Yazidi refugee from Syria uses art to find peace in Winnipeg

Bloodied footprints and the sad faces of Syrian women are featured on some of the paintings inside the Elmwood Community Resource Centre, as a reminder of the trauma one Syrian man left behind.

Nadim Ado shows off his work at the Elmwood Community Resource Centre as tribute to Syrian people

Nadim Ado is a Yazidi refugee who created these paintings at the Elmwood Community Resource Centre in Winnipeg. Ado said he uses his art to reflect and heal from the trauma he experienced in Syria. (Tyson Koschik/CBC)

Bloodied footprints and the sad faces of Syrian women are featured on some of the paintings currently on display at the Elmwood Community Resource Centre — a reminder of the trauma one refugee left behind.

Nadim Ado is a Yazidi refugee who fled his home country of Syria for a new life in Canada. He, his wife and their two children arrived as government-sponsored refugees on Dec. 23 of last year.

"I like art. I studied art in Syria, that was my life, my way of living in Syria," Ado, speaking in Arabic, said through a translator.

As an artist, Ado said he always found peace through his painting. 

He said after he settled in Winnipeg he needed a space to reflect and heal.

Delshan Mohamed (back left) and Nadim Ado (right) arrived in Winnipeg as refugees from Syria in December with their children Hero, 12, and Mehyar, 9. (Tyson Koschik/CBC)
"He needed a place so we offered him a space to express his emotion through art, so he's been coming here every day," said Nina Condo, executive director of the Elmwood Community Resource Centre. 

"So this gives him purpose and a meaningful place to find peace," she said.

The resource centre offers language classes, settlement programs and employment advice for newcomers.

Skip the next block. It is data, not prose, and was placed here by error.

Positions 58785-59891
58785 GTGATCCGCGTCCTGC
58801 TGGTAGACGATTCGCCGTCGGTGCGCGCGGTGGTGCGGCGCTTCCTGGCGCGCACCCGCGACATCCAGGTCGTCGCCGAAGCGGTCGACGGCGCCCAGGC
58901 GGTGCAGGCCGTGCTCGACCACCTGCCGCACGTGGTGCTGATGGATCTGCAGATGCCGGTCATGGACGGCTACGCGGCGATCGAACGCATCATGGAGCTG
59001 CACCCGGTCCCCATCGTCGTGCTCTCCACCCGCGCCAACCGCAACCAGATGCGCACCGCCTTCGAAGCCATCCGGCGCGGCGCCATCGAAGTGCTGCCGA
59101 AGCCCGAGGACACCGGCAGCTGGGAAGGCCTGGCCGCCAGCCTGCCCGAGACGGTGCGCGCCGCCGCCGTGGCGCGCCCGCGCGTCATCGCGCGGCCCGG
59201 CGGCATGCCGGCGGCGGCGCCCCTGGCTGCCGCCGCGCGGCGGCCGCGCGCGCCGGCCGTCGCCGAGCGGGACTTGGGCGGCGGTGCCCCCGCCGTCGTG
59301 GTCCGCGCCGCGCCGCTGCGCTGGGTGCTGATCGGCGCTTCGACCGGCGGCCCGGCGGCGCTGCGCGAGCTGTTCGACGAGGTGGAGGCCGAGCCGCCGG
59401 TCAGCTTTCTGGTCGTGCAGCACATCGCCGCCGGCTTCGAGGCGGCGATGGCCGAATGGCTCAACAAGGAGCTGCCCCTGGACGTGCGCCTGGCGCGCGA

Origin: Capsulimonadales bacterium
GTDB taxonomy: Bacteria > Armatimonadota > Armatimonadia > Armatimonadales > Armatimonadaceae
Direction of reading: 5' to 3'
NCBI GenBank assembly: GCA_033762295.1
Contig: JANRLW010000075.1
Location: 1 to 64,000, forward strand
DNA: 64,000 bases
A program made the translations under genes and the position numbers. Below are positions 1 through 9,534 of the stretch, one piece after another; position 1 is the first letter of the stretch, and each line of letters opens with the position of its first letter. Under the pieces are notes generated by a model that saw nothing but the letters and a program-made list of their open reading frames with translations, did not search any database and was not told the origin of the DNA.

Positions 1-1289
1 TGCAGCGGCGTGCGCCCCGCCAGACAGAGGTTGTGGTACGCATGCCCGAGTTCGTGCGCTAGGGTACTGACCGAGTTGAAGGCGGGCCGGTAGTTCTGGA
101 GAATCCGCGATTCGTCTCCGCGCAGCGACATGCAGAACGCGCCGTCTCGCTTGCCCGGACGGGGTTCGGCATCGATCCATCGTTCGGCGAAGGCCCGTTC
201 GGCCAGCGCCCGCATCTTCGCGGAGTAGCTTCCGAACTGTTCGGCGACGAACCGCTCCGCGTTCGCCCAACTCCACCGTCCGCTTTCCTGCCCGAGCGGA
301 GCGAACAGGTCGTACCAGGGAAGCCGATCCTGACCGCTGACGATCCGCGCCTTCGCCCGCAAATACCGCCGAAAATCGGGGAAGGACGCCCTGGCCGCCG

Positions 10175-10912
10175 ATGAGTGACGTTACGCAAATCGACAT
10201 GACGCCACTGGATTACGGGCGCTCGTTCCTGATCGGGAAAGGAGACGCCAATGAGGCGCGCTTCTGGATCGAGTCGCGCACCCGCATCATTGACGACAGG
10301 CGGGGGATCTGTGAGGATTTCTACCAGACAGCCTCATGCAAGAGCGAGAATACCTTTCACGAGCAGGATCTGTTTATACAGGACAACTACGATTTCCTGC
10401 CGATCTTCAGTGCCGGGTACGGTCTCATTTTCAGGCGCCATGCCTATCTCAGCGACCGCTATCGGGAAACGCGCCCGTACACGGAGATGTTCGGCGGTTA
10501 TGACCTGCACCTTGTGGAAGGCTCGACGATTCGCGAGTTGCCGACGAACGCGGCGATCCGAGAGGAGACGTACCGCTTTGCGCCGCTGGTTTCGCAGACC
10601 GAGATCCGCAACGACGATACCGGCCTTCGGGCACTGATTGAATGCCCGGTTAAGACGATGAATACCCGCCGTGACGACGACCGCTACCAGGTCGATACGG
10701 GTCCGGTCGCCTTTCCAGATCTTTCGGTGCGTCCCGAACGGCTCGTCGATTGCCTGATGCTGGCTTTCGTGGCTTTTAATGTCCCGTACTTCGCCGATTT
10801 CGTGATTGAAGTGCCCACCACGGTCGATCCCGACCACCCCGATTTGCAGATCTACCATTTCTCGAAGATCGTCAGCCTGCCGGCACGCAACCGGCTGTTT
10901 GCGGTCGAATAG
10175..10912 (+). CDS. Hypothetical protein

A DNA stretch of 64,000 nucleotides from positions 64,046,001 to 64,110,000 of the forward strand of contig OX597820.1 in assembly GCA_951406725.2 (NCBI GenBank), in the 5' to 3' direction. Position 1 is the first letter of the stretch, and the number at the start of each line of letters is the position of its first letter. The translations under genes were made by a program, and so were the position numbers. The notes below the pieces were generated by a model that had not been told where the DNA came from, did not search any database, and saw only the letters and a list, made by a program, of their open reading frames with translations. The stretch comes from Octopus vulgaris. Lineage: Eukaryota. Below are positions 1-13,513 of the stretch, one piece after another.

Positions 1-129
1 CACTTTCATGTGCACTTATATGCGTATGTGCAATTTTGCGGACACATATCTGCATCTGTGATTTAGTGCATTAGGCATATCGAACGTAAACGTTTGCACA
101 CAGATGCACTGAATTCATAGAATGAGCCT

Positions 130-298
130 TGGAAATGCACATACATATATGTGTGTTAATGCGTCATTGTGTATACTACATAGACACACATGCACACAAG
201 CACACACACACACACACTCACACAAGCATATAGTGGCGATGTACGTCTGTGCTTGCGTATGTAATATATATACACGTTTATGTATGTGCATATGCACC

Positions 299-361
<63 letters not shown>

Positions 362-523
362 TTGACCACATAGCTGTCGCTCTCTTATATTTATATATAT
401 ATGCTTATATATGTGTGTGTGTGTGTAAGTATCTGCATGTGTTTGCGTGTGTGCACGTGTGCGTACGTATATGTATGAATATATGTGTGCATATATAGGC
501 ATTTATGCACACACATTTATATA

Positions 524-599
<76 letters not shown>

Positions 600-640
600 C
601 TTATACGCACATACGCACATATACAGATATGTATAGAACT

Condo said she met Ado last month after she noticed him frequently coming to the centre to paint.

"I'm like, 'What is he doing here?' So I started asking him and that's when I learned about his story," Condo said.

Ado said he still has many awful memories of the ongoing war in Syria. He saw many people killed in front of his home in Damascus, and he said he was also kidnapped by militants before he finally escaped to northern Iraq.

"I'm a Yazidi — maybe you've heard about what's happening to Yazidis there," he said through the translator.

The House of Commons recently declared the violence perpetrated against the religious minority group in Iraq and Syria an act of genocide.

Ado said he is now happy with his new life in Winnipeg, and optimistic about the future as long as his nine-year-old son and 12-year-old daughter are happy, he said. 

"My son is still having bad dreams daily," Ado said.

This painting of a Syrian woman is one of several pieces of art created by Nadim Ado, a Yazidi refugee who uses art to find peace in Winnipeg. (Tyson Koschik/CBC)
He said he channels his feelings through his artwork, which is currently on display at the centre to help educate the public about the suffering of Syrian people. 

One of the paintings is a close-up of a young woman's face. It was hung up on the wall Wednesday afternoon in honour of International Women's Day.

"That one is to reflect the sadness of Syrian women, and because of International Women's day I wanted to explore that," Ado said.

"This reflects the life of the Syrian people before the war, the life for these people was regret … They enjoyed life before the war but after the war, it becomes mixed with blood and torture."

This painting by Nadim Ado features footprints and blood stains, and reflects the migration of people from Syria, he says. (Tyson Koschik/CBC)
Another painting shows blood stains splattered across dozens of footprints.

"This work is about Syrian people in 2015 when they moved from Syria through Macedonia to Europe, like Germany and other countries," he said through the translator.

Ado's work was unveiled along with many other art pieces created by refugees as part of an International Women's Day event at the Elmwood Community Resource Centre on Wednesday night. 


Nelly Gonzalez is an award winning reporter/editor at CBC Manitoba based in Winnipeg. She's been working with CBC since 2011 and has 14 years reporting experience in Winnipeg. She began working at CBC as a videographer covering stories in Brandon before relocating to Winnipeg in 2012.